FaceBreaker Xbox 360, PS3 Review
All fighting games need a good control scheme. When playing you always hope a bout will be won because of your skill being superior to that of the opponent you face. Irrespective of this, in almost every fighting game there always seems to be one character stronger than the other, and one move that takes off that little bit too much energy. However, in the best of the genre said moves are usually very hard to perform, and more often than not need to be part of some complex combo that is equally hard to learn.
FaceBreaker is the exact opposite of a great fighting game. The fighting scheme on show lacks any form of sense, and is usually extremely infuriating. You’ve got three main attacks button (high punch, low punch, and a throw) and one button for special moves. So, you are literally harming two button over and over for ever single round, with not much else to do. As you can guess, there is not much skill involved in doing this, and as a result each bout is won on pure luck, rather than any sort of judgement.
The game does try to explain that there is more to it than meets the eye, with the very first load screen telling you the game boasts a “trial-and-error” gameplay mechanic, where you must learn how each boxers fights before you beat him. I guess something like this could have worked, and we could now be enjoying the spiritual successor of Mike Tyson Punch-out, but in truth the end result is far from that. Instead, the game is full of cheap moves, which the AI is partially fond of making use of.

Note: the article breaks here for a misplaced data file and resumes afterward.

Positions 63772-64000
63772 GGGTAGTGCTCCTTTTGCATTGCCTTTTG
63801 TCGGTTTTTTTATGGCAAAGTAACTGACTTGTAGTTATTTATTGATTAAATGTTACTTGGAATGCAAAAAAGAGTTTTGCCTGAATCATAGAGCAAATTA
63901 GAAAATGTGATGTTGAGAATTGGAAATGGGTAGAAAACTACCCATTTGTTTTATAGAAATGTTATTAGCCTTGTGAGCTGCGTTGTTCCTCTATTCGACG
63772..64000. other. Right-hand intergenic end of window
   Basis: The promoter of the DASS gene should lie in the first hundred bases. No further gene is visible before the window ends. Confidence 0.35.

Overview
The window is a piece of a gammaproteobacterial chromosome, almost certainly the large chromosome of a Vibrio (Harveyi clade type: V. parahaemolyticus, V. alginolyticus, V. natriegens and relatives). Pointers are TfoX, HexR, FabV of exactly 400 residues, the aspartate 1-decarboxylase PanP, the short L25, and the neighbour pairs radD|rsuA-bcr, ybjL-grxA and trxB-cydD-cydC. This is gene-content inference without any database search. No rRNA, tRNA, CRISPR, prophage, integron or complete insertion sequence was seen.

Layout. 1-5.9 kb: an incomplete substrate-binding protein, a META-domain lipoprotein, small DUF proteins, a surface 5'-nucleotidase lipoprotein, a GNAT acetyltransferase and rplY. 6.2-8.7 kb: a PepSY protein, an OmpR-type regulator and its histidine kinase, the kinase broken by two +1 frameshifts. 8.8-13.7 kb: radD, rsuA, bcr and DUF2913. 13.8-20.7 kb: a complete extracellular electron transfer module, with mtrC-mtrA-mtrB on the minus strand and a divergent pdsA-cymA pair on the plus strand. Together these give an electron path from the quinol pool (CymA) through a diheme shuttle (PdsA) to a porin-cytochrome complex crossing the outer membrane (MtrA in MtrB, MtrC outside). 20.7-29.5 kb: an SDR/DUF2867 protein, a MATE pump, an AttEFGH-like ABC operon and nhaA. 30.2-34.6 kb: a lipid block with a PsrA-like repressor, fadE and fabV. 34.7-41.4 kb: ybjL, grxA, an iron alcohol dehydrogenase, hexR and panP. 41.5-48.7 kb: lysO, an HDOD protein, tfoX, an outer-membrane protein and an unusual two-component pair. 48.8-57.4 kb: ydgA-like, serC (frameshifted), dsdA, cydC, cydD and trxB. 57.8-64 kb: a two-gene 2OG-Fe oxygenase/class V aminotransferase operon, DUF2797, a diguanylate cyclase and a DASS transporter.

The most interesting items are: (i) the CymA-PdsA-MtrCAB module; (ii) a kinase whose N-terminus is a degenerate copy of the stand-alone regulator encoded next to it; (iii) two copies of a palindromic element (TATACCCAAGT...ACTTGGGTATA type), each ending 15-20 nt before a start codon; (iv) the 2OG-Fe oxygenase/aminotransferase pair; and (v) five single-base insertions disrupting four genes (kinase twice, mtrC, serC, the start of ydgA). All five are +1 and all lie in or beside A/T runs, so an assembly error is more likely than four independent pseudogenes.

There are many times you’ll be unmercifully pounded into a corner, with the AI scoring hit after hit on you until they use their ‘FaceBreaker’ move to win a round. These ‘Breaker’ moves are one of the game’s main selling points, with each character having their own unique ‘FaceBreaker’ they can use after scoring 15 hits without a reply. These moves look great, and are highly OOT in nature, but you’ll usually be on the receiving end of them, which is not much fun.
There are however times you’ll come out on top (maybe score a FaceBreaker on a character you once through unbeatable), and think you are finally getting somewhere. However, you then find that the next opponent will be as annoying as the last, forcing you to have rematch, after rematch until something finally goes your way once again. It’s more or less turns out be a game of Russian Roulette to determine who wins. Although this time you’d be more than happy to shoot yourself in the head to get it over and done with.
The game does have one redeeming point though – the character customisation. In here you can create a huge selection of varied pugilists, making them looks just how you want. There is even a mode that lets you upload a picture using the Xbox Live Vision Camera or the official EA website, and the game will then use the photo to model a character in the unique graphical style of the game. The results are usually rather good too! In fact, the whole graphical style looks top-notch, with every character boasting good looking caricaturist designs. The presentation is up with the best of them as well, with nice looking comic book style menus that are easy to get around. Everything you’d expect from a good game is there, but the lack of competent gameplay makes these high-points more or less meaningless. Even the option to go toe to toe with EA bigwig Peter Moore can do nothing to help the games appeal.
Back in the late ’90s / early ’00s I really used to hate EA. Everything they released seemed to be focused on making as much money as possible, without any thought for the consumer. However, over the past few years I really started to think better of them, with many of their latest offerings been some of the best genres had to offer. Now, I know one game should not ruin all the work they put in, but FaceBreaker comes so, so close. It’s just a really bad game, in places unapologetically bad. If you are at all interested in some cerebral fisticuffs action then just wait until Fight Night Round 4 sometime next year.